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Position Statement on Native Language Support in the Acquisition of English as a Second Language (ESL) (December 1999)

Effective education for English as a second or other language (ESOL) students includes the maintenance and promotion of ESOL students' native languages in school and community contexts. Both the academic achievement and the school completion of ESOL learners are significantly enhanced when these students are able to use their native languages to learn in school. In fact, full proficiency in the native language (including literacy) facilitates second language development.

To have quality programs and to serve ESOL students appropriately on their way to mastery of English, instruction must take into account the different entry-level abilities in English that ESOL learners have. Some learners come to school with oral and written skills; others do not. Some ESOL students also come to the task of learning English and learning content through English already literate in their native languages. These learners know what it means to be literate--they know that they can use written forms of language to learn more about the world, to convey information and receive information from others, to establish and maintain relationships with others, and to explore the perspectives of others. Literacy in the native language correlates positively with the acquisition of literacy in a second language.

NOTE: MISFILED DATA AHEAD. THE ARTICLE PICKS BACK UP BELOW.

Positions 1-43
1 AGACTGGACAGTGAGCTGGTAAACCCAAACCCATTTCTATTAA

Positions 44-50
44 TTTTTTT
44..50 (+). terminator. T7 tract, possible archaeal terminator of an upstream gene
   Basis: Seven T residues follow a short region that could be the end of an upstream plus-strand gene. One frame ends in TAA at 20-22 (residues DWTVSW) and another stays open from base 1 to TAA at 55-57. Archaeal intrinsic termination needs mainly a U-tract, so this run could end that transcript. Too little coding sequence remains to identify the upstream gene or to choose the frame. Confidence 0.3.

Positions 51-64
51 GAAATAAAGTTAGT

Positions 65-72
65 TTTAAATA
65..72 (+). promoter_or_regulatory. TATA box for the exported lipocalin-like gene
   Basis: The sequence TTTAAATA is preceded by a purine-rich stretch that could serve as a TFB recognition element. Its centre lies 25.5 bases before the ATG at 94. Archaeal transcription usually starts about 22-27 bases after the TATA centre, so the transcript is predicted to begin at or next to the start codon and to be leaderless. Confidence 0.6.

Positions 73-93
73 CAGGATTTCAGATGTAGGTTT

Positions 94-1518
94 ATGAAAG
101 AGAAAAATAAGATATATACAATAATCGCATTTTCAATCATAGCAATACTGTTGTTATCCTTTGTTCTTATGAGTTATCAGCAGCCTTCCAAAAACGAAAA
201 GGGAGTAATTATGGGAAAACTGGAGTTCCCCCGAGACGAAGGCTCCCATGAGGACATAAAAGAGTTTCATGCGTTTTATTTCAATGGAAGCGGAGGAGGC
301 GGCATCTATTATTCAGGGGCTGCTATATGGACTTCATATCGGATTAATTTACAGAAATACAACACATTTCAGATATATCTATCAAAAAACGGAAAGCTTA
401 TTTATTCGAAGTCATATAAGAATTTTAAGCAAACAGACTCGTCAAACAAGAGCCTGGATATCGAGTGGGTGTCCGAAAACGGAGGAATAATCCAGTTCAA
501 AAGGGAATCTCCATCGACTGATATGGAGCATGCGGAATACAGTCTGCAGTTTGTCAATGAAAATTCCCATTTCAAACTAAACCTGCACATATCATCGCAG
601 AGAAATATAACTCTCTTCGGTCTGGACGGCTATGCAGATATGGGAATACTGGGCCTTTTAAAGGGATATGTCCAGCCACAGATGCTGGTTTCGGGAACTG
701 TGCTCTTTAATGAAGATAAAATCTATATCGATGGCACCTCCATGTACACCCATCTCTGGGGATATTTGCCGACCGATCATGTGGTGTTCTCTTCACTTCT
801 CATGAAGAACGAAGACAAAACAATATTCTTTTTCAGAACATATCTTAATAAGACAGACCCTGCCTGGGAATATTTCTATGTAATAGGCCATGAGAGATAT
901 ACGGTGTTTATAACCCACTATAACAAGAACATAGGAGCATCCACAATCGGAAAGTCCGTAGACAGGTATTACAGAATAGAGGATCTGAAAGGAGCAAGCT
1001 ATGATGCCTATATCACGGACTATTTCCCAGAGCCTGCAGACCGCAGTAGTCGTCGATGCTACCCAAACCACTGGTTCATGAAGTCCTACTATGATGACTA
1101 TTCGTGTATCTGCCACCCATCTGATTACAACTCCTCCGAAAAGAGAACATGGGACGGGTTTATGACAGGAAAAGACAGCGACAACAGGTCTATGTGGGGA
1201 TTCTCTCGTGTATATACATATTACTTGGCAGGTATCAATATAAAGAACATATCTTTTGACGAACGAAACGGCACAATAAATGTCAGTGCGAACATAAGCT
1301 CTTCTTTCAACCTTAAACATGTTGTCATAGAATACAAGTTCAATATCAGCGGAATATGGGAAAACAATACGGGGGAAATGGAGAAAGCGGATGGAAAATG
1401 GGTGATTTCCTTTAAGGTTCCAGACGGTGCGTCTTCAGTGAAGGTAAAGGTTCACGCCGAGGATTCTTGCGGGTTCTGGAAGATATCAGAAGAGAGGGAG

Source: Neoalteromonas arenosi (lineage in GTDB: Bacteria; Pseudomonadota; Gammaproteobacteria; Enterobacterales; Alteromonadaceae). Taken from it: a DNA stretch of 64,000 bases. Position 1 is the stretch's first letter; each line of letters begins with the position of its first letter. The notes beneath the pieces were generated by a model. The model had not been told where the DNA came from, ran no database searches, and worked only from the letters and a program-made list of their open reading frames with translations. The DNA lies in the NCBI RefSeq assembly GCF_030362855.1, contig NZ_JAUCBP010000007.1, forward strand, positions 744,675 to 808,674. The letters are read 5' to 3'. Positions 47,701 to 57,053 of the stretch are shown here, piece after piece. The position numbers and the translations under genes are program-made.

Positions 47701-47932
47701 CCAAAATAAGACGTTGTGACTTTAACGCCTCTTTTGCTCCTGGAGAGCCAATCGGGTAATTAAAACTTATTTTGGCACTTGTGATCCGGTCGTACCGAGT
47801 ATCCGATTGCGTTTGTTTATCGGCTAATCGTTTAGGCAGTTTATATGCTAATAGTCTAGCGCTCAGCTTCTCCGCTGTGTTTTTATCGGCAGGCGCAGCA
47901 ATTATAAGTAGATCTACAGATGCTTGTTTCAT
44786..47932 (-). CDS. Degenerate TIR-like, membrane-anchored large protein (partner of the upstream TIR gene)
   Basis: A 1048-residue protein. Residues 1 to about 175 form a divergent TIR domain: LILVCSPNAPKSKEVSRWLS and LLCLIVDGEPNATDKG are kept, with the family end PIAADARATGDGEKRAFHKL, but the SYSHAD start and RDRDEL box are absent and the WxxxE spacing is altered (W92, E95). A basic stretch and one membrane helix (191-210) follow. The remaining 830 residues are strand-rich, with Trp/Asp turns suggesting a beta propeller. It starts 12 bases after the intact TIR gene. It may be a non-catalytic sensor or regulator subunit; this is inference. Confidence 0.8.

Because, by definition, ESOL students know and use at least one other language, they have acquired an intuitive understanding of the general structural and functional characteristics of language. They bring this knowledge to the task of second language learning. In addition, academic instruction that includes the use of ESOL students' native languages, especially if they are literate in that language, promotes learners' academic achievement while they are acquiring the English needed to benefit fully from instruction through English. Native language literacy abilities can assist ESOL students in English-medium classrooms to construct meaning from academic materials and experiences in English. And, in learning a new language, students also learn more about their native tongue. This means that for ESOL learners the most effective environments for second language teaching and learning are those that promote ESOL students' native language and literacy development as a foundation for English language and academic development.

In other words, native-language literacy skills--whether in English or another language--are necessary for successful second-language development.

Adapted from ESL Standards for Pre-K-12 Students, pages 1-10. Copyright © 1997, Teachers of English to Speakers of Other Languages, Inc.

Approved by the TESOL Board of Directors
December 1999